India should therefore increasingly leverage on countries with strong global presence of technology intensive companies, and excellent university system with close industry linkages. It is in the above context that India must intensify its efforts to engage Universities and research institutions in Japan, as well as R&D labs of Japanese corporations.

Japan has increasingly emerged as among India’s most important economic and strategic partners. It is also the largest bilateral provider of economic and technical assistance. Japan is globally recognized as a leader in many areas such as automotive engineering, life sciences, electronics, railways, solid waste management, and renewable energy. Its proven competitiveness is based on excellent universities, who have traditionally been engaged in close collaboration with industry, but whose international engagements have so far been limited.This is however changing, with Universities introducing more courses in English, and actively seeking foreign students who could form part of Japan’s talent pool. Japan’s strength in close university-research institutions-industry linkages has been an area of major weakness in India.Separation of teaching and research and of graduate and undergraduate education has not permitted realization of synergies of full fledged universities combining teaching and research. Commercially oriented and socially useful research col-industry and universities and research has therefore been limited. This has hampered India’s efforts to progress on the path of becoming a knowledge economy. Deeper engagement with Japan could help address this deficiency. The Japanese government has set up several scholarship programs to attract foreign students and to facilitate exchange of faculty and researchers. But Indian higher education and research institutions, as well as Indian’s desiring to pursue higher education abroad have not given requisite priority to exploring opportunities with their counterparts in Japan.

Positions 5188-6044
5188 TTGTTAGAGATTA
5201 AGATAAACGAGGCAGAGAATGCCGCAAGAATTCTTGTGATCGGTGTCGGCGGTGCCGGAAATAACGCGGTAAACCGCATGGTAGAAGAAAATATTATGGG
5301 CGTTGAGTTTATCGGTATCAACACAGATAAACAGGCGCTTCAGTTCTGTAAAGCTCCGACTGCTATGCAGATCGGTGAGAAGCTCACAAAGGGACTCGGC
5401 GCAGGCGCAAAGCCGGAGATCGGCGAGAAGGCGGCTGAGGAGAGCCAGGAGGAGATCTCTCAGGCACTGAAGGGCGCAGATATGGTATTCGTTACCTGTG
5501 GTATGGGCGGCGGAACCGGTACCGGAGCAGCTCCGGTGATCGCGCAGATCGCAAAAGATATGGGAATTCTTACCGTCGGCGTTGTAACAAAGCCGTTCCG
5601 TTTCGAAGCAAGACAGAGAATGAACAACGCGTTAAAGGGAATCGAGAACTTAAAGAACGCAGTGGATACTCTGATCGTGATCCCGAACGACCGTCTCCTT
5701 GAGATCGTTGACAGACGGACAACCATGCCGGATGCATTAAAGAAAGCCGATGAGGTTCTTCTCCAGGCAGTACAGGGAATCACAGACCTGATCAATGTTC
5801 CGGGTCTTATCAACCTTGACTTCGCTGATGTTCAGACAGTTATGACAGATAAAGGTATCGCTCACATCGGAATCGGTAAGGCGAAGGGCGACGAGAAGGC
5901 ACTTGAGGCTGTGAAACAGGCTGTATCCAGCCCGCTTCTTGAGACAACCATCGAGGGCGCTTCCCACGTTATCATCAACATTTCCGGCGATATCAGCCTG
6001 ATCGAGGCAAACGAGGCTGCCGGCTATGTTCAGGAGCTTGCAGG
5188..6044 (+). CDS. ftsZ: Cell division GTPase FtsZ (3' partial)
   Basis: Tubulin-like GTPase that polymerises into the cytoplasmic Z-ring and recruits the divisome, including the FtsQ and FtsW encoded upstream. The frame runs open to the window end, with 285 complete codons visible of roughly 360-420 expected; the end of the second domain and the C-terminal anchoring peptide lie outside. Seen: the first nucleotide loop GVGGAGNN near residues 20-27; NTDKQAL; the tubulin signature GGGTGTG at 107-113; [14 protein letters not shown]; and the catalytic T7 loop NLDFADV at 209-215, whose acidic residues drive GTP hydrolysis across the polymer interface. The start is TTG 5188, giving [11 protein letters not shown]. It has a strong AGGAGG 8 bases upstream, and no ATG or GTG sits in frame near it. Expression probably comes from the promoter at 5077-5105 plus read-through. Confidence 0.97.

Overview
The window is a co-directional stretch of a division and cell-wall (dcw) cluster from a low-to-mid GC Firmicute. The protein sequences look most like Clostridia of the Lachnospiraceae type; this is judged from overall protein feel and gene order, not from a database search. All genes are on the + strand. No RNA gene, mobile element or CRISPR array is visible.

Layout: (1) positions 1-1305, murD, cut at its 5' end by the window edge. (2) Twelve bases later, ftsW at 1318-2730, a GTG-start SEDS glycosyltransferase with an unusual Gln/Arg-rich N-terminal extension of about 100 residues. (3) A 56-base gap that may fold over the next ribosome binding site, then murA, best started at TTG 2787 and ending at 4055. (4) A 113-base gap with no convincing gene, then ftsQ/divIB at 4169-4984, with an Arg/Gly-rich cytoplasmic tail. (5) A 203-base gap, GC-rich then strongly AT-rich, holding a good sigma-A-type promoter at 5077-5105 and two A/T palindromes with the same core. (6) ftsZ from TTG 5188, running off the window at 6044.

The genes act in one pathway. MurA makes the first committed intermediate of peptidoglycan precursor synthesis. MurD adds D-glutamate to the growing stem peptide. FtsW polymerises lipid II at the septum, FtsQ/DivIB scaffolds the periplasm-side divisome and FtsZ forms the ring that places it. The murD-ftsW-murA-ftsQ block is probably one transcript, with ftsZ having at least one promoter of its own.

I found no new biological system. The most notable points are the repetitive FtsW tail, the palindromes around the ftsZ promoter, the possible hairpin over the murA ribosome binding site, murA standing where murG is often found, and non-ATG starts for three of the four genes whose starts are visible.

For the individuals, need to study Japanese language have been considered a formidable barrier. This is however unwarranted and counter-productive, particularly given deep cultural linkages be- tween India and Japan.Indians are generally adept at languages, with most growing up with familiarity with at least two to three Indian languages. The use of English has also become more widespread. Several states, such as Gujarat, have begun to promote English as a language essential for global commerce and science.While these are steps in the right direction, importance of non-English languages on the internet, and in commerce and science is expected to grow as multi-polar world emerges. Functional knowledge of other major languages, including Japanese, has now be- come more essential.Acquiring such knowledge in Japanese language takes about one year.